It is power. I feel empowered by essays, poems, articles, prose, fiction, nonfiction, faces that I read and see daily and cannot stop sharing them. It is not enough for me to go to a university and have a degree. It means so much more to share the knowledge I received and spread it. One educated woman can accomplish so much, but if she shares that knowledge willingly and lavishly - we all begin to heal. I may not have the answers, but I have an insatiable need to learn and share my experiences, to listen and also be heard.

Thank you for both listening, and hearing me.

"...our compassion is the practice of unconditioning." Jakusho Kwong Roshi

Thank you Melissa, it is a very touching post expressing the strenght that is in you and that you transmit to other women. I share your vision of the future that gives women equality in every field and in every country of the world no matter who they are, where they come from and what their experiences are. Peace to you Eliana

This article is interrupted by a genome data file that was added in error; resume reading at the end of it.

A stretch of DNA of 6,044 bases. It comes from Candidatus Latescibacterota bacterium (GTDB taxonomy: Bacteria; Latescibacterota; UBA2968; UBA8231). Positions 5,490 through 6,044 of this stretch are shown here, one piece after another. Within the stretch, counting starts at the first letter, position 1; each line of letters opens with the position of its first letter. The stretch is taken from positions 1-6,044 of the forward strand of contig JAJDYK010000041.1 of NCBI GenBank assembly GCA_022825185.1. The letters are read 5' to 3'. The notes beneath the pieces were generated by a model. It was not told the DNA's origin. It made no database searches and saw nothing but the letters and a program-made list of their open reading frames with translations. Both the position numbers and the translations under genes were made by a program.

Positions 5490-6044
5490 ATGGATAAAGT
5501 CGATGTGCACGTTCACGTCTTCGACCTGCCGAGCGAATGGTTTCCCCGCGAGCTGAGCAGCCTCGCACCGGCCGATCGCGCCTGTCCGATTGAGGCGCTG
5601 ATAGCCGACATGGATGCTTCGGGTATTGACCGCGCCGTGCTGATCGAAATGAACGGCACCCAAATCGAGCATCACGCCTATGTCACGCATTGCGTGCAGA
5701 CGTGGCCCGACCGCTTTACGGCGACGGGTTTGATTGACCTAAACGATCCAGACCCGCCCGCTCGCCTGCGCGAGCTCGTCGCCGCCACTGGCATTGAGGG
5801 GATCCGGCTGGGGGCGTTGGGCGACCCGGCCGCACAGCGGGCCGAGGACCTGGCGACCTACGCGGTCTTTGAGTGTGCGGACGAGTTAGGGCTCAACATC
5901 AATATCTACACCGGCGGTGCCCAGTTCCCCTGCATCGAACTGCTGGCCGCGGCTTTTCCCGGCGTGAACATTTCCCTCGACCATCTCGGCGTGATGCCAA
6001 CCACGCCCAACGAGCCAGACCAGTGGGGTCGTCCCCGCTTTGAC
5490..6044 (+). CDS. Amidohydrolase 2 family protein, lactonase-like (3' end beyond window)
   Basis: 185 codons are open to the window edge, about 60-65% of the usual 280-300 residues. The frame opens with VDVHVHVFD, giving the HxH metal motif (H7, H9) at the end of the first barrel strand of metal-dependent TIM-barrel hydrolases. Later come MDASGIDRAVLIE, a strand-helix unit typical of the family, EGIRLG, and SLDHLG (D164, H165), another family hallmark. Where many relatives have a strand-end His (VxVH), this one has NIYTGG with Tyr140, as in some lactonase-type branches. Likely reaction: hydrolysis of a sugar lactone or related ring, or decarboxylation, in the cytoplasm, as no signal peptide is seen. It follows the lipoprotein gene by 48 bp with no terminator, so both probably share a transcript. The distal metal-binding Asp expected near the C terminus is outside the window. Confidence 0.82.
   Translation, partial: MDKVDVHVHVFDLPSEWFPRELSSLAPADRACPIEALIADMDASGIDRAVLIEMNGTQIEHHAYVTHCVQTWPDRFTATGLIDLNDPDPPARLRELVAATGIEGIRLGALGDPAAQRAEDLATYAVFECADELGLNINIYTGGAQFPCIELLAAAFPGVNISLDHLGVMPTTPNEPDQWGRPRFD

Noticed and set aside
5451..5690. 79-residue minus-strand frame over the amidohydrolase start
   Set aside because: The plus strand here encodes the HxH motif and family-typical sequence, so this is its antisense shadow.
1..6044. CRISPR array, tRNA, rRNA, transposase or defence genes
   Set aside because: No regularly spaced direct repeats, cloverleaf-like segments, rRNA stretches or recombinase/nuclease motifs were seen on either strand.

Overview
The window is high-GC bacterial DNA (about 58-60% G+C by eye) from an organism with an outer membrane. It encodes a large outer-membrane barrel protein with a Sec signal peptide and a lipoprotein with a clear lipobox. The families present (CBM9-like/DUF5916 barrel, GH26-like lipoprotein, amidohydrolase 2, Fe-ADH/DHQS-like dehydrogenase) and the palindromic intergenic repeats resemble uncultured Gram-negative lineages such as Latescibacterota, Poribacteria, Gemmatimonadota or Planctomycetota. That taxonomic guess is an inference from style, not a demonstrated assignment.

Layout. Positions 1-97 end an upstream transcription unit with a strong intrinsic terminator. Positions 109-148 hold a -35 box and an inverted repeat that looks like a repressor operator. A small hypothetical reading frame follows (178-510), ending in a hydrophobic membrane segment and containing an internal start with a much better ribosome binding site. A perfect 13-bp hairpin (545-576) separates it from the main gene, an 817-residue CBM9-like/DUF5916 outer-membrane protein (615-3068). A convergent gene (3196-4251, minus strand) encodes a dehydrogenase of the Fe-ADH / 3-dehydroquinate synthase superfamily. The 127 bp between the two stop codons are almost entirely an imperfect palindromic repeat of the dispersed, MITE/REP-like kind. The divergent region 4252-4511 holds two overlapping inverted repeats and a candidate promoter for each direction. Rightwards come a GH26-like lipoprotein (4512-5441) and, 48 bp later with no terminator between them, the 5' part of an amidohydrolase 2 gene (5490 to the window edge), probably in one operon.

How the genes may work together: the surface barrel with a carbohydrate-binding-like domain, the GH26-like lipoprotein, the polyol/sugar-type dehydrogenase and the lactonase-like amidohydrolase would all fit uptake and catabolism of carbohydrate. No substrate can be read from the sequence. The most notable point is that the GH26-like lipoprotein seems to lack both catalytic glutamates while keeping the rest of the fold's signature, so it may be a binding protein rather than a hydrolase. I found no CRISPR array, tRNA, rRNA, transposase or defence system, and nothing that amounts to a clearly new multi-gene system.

for listening. Tonight at an open mic I read a few poems that I have not read in almost two years. The last one exposes me memory by memory, as if I were a quilt unraveling by my own hands. Afterward, a woman spoke to me about the seven years she lived in Saudi Arabia. She said the people who lived next door to her had a maid from Bangledesh. The husband and cousin who lived in the house brutally raped her, cut off one of her breasts, tossed a sheet over her and left her in the basement where she slept. They called the police and told them she died from the fumes of the if car fumes could sever her breast, as if car fumes could explain the surfaced bruises and wounds, as if she would ever have an autopsy that would reveal the internal bruising of the pelvis - the tears, the gashes - nothing happened to the men. The woman said, "They were left alone, because, after all...they are men."